This wordless movement and contemporary dance show is a stark void of hope; an emotional roller coaster of despair. The narrative of (un)written* (un)heard traverses a handful of recovered and recorded written accounts of the life of Dorothy Lawrence. I have to admit that I had never heard of this incredible woman before the show; she was a nineteen-year-old English journalist who disguised herself as a man so that she could get to the front line of World War I (WWI), where she spent ten days – before becoming ill.


Lighting, music, and movement were well utilised, and the era was brought to life as we bore witness to the struggles and despair of war. Lawrence’s solider accomplices were ghostly and realistically illuminated through the clever use of solider jackets. The outfits, which if not from the period, were a very close representation, and beautiful works of art in themselves.


The opening scenes of madness were so desolate and isolating that one couldn’t help but feel trapped, particularly in the intimate staging at the Old Girls School. It was as if the ghosts of the past channelled their loss and despair through the three performers.


Everyone moved gracefully between their characters and scenes, each bringing their unique dynamic movements to best represent events from Dorothy’s life. The choreography was beautifully crafted, with pushing and pulling movements constantly vying for our attention.


On her journey, Dorothy was interrogated and censored, depicted through a tug-of-war between the characters. WWI torch lamps were well utilised to signify this interrogation.


The story circled back on itself, opening with her institutionalisation in a psychiatric hospital. It was from this facility that we started to experience her journey, as she writhed on the floor, her ticks becoming more incessant. Her fervent scratching was so maddening, I found myself itching in sympathy. After traversing scenes from her life, real and imagined, the show concluded with her return to institutionalisation.


The audience was also provided with a brief, written introduction to the story before the show. In all honesty, I got a little lost trying to match these scenes with those that were presented on the stage.


It was hard not to be mortified that Dorothy’s story has been ignored and forgotten by the writers of history. I am in awe of the talent that (un)buried and (re)told this remarkable real story. However, this performance left me confused, so unfortunately, I didn’t feel like I got to know Dorothy Lawrence any more deeply than the written fragments I was provided.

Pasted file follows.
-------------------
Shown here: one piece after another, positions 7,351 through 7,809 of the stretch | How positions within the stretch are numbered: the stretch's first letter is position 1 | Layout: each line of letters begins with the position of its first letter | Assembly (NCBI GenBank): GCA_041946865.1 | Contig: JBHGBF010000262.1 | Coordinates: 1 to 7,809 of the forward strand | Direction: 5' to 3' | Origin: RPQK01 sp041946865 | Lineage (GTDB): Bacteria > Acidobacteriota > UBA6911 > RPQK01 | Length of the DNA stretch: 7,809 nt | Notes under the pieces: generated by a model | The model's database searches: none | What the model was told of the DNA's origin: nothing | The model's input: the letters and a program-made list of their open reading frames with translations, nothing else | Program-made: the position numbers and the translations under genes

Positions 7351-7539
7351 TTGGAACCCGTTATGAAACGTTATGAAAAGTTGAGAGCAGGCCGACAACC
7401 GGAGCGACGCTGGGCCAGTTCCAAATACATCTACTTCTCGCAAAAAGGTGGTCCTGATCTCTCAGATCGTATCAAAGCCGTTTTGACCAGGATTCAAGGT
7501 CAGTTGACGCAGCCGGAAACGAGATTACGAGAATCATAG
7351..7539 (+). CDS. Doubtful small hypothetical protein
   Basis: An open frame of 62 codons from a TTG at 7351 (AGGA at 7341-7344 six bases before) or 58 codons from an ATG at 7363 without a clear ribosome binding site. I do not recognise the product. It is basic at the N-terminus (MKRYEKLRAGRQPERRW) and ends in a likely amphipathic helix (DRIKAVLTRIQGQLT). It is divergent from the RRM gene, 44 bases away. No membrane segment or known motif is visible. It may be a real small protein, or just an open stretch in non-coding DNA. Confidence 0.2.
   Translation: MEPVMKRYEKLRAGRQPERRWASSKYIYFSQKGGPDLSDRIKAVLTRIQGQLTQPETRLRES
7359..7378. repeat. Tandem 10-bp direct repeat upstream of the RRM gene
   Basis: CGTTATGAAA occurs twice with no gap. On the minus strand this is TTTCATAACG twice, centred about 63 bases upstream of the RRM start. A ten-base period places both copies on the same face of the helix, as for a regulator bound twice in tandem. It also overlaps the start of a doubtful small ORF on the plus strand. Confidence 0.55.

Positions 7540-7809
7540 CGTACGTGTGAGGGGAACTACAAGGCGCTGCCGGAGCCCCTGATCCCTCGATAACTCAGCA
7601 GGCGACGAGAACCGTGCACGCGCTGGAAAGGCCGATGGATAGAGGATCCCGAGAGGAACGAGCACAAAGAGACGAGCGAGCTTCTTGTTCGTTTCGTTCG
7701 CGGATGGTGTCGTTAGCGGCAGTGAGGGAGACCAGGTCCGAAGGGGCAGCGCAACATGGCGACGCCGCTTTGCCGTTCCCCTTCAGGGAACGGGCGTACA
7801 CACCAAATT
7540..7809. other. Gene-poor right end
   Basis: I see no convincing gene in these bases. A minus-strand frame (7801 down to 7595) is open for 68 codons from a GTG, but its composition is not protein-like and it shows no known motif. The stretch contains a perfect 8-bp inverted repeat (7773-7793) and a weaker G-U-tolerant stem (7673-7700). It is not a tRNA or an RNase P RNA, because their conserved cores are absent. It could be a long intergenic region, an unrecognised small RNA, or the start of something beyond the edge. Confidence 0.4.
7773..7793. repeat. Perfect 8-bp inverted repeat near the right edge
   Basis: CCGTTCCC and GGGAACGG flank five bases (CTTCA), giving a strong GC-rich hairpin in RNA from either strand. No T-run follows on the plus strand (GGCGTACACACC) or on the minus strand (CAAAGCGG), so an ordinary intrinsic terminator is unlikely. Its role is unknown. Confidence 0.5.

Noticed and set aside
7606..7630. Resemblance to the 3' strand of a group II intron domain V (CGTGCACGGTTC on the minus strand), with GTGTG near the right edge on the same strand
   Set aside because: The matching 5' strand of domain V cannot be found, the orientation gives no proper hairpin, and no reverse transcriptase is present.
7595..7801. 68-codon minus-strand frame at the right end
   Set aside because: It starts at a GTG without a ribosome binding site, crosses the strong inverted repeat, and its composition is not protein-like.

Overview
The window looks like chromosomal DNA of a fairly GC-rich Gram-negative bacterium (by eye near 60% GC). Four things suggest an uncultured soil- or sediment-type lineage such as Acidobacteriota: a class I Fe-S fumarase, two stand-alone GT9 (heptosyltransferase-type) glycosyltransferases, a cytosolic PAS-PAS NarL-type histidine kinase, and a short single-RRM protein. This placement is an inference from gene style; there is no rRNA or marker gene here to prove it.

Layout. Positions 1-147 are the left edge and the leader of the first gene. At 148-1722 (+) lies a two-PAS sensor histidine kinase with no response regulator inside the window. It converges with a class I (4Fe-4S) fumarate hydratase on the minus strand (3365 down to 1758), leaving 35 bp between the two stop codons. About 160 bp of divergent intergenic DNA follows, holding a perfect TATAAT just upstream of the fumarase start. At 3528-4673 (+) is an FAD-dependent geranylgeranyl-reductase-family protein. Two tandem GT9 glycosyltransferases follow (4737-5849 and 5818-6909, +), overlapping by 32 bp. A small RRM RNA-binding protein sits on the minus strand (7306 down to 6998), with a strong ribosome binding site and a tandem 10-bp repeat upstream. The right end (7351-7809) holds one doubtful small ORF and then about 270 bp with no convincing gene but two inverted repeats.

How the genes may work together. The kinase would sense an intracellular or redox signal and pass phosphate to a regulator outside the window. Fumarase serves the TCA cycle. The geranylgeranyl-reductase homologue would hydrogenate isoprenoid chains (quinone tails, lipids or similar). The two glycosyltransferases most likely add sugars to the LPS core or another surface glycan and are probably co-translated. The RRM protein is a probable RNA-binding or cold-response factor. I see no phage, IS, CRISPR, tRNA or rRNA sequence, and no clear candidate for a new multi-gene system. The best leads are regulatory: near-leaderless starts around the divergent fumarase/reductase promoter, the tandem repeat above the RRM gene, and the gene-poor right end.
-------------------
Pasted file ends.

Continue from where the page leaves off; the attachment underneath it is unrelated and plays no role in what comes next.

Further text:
(un)written * (un) heard runs until the 9th of February at Biology at the Girls School. Tickets are $25 and you can get them here.


(un)written * (un) heard  is produced by Ellandar Productions and 45North.


4 feminists ghosts out of 5.


Elaine Hanlon // @elainehanlon


Elaine wonders how many more female heroines are unknown to us and forgotten in our history books.


Image courtesy of FRINGE WORLD Festival


Woodside Petroleum is a principal sponsor of FRINGE WORLD Festival. Pelican has been a long-time supporter of the Festival, and will continue to show its support. However, the Magazine feels it is unethical for Woodside Petroleum to remain a principal sponsor of FRINGE WORLD, given the current climate emergency, and Woodside’s ongoing contribution to climate change.


Other Festivals have demonstrated that ethical sources of funding are possible – you can read more, and sign the petition, here: // #fossilfreefringe #fossilfreearts // Arts and Cultural Workers for Climate Action

By Pelican Magazine

Pelican is one of the oldest student publications in Australia and the only independent paper at UWA. If you enjoy writing, then Pelican is the place for you! We print six themed issues a year, and run a stream of online content.

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